In many ways, our current society is set up to avoid as much pain as possible. Whether it is new technology, new medical or pharmaceutical advancements, or the self help industry, everything is set up to make our lives easier, simpler, and more uniquely tailored to our every individual need. Even the names of products such as the iPhone and iPad nod to the symbiotic merger of products and people.
But the question remains, does all of this avoidance of pain and seeking of pleasure really make us any happier or more resilient? Obviously, new technological and medical advancements have helped millions of people rise out of poverty or overcome disease, but overall our social levels of happiness haven’t risen. Indeed, studies have shown that use of social media such as Facebook is correlated to depression and unhappiness. Other studies have shown that there is some increase in levels of happiness when individuals rise out of poverty, but material possessions beyond that don’t make much of a difference.
Anyway, this avoidance of pain isn’t just relegated to technology and consumerism but has also seeped into other areas of society such as education, team sports, and parenting. Such media outlets as the New York Times have bemoaned the rise of participation trophies for all kids, arguing that kids lose out on meaningful life lessons such as the value of competition and working hard for achievement, and are instead saddled with a growing sense of entitlement. The Atlantic has published such articles as “The Coddling of the American Mind,” “The Overprotected Kid,” and “How to Land Your Kid in Therapy,” criticizing the safety bubble that our society has created around young people to seemingly protect them from even the slightest threat of pain. Indeed, in “How to Land Your Kid in Therapy,” the author, Lori Gottlieb, a psychotherapist herself, states that many of her millennial clients “just generally felt a sense of emptiness or lack of purpose” and “their biggest complaint was they had nothing to complain about!” These were all folks with doting parents, no trauma whatsoever in their past, but still unable to create an adult life for themselves.
I would argue that many, if not most of the preventative measures, used to protect our young people from pain are actually counterproductive and go against sound psychological principles. Adversity is often the catalyst for growth and personal change. Just as evolutionary forces operate on the macro level, adversity forces individuals to adapt to challenging circumstances, furthering their own evolution. Now, when I speak about adversity, I don’t mean extensive trauma, as is assessed by such instruments as the Adverse Childhood Experiences (ACE) survey, which has demonstrated negative life outcomes correlated to the number of adverse childhood experiences. Rather, I’m talking about painful and challenging life experiences that don’t necessarily qualify as trauma (although as I’ve written about before, trauma is not a fait accompli and everyone responds to trauma differently, sometimes without any symptoms at all).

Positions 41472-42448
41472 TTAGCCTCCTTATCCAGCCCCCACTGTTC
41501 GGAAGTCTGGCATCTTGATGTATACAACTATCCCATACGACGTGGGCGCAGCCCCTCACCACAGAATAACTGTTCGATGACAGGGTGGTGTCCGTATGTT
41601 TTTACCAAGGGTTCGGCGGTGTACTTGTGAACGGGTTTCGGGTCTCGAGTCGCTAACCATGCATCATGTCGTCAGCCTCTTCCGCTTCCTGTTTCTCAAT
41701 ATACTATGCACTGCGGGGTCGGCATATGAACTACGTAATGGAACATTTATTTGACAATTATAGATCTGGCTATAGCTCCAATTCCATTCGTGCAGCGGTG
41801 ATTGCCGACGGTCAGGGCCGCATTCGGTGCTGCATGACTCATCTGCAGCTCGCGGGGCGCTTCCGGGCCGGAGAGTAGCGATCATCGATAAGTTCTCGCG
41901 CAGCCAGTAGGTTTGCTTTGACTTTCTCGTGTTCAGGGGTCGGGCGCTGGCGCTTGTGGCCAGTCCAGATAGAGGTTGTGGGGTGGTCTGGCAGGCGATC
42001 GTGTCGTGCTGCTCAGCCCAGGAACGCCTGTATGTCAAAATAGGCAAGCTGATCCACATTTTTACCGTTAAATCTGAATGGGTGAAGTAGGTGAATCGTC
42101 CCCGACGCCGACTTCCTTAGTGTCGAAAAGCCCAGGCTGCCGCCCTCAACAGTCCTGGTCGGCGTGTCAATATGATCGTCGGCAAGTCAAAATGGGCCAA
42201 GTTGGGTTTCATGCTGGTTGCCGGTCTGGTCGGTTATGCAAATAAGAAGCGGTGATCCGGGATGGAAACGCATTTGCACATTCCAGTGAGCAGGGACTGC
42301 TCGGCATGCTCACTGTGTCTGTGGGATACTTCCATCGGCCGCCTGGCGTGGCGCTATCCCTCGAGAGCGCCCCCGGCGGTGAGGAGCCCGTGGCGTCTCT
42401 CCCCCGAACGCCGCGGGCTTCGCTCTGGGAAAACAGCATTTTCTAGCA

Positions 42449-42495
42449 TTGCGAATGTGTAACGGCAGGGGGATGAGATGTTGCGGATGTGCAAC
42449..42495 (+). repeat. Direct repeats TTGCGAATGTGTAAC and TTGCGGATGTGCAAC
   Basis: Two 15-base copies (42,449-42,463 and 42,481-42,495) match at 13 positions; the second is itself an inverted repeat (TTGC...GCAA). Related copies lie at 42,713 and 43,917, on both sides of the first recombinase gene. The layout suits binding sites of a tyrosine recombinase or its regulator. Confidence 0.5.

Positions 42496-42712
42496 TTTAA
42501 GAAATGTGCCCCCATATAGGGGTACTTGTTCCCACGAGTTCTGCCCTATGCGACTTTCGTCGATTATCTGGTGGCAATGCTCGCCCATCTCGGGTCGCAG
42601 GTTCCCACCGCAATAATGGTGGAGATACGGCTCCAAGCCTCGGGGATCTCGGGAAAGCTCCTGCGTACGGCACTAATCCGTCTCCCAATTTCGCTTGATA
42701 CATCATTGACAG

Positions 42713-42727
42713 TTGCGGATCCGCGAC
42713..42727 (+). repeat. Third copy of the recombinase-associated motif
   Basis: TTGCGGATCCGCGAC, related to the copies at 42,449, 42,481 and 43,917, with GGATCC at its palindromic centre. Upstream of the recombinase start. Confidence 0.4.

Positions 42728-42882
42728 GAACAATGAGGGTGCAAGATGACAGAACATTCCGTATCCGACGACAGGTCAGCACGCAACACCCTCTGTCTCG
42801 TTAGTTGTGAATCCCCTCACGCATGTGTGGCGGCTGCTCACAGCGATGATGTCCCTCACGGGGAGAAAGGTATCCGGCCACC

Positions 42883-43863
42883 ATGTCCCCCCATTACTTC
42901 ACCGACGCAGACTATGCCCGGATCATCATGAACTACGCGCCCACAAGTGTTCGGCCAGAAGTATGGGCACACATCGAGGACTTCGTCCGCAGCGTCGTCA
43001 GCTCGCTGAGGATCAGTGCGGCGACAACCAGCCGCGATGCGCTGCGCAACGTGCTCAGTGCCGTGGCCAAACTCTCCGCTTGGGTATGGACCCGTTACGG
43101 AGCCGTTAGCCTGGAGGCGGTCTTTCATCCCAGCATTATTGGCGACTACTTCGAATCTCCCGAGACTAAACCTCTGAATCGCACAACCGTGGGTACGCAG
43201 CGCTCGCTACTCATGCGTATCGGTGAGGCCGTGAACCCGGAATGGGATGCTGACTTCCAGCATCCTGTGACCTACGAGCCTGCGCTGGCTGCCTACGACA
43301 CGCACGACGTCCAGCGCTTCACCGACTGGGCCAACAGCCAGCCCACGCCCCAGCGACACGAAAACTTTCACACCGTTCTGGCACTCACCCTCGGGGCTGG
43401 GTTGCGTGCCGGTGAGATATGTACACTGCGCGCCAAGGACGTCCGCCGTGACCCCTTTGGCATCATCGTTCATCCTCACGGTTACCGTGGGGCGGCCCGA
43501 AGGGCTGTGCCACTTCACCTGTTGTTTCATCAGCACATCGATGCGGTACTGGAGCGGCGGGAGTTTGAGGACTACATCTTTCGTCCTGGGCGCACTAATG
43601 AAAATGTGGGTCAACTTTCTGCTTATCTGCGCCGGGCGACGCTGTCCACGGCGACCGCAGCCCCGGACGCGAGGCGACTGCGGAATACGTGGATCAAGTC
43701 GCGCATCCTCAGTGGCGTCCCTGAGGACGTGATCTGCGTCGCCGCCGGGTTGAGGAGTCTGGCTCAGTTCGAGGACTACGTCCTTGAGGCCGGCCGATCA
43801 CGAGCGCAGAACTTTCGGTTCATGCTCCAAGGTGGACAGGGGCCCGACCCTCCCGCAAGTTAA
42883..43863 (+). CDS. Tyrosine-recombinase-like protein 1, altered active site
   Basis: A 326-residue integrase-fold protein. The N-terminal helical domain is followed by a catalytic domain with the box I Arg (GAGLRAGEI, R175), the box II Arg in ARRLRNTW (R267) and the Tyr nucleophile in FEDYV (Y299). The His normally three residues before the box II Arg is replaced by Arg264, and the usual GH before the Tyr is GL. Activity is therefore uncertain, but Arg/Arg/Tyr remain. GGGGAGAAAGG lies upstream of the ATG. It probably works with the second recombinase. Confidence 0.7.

Indeed, one prominent psychological thinker believed that adversity was the instrument of growth and centered his entire career around this central idea. Let me introduce you to the work of Polish psychiatrist Kazimierz Dabrowski, and his theory of positive disintegration. Dabrowski theorized that individuals that were born “gifted” needed to go through several existential trials in order to reach their potential and free themselves from social indoctrination. This process, which takes five distinct levels, can only be catalyzed by adversity and challenging life events that force the individual to re-examine his or her every belief, and will in conclusion lead to the kind of self-actualization written about by other humanistic thinkers such as Abraham Maslow.
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Let’s take a brief look at all five levels to give you a better idea of the core concept. The first level is called Primary Integration. People at this level are often influenced primarily by either prominent “first factors,” such as heredity or “second factors,” such as the social environment. Dabrowski believed this level was marked by selfishness and egocentrism, justifying all pursuits through a kind of “all about me” thinking.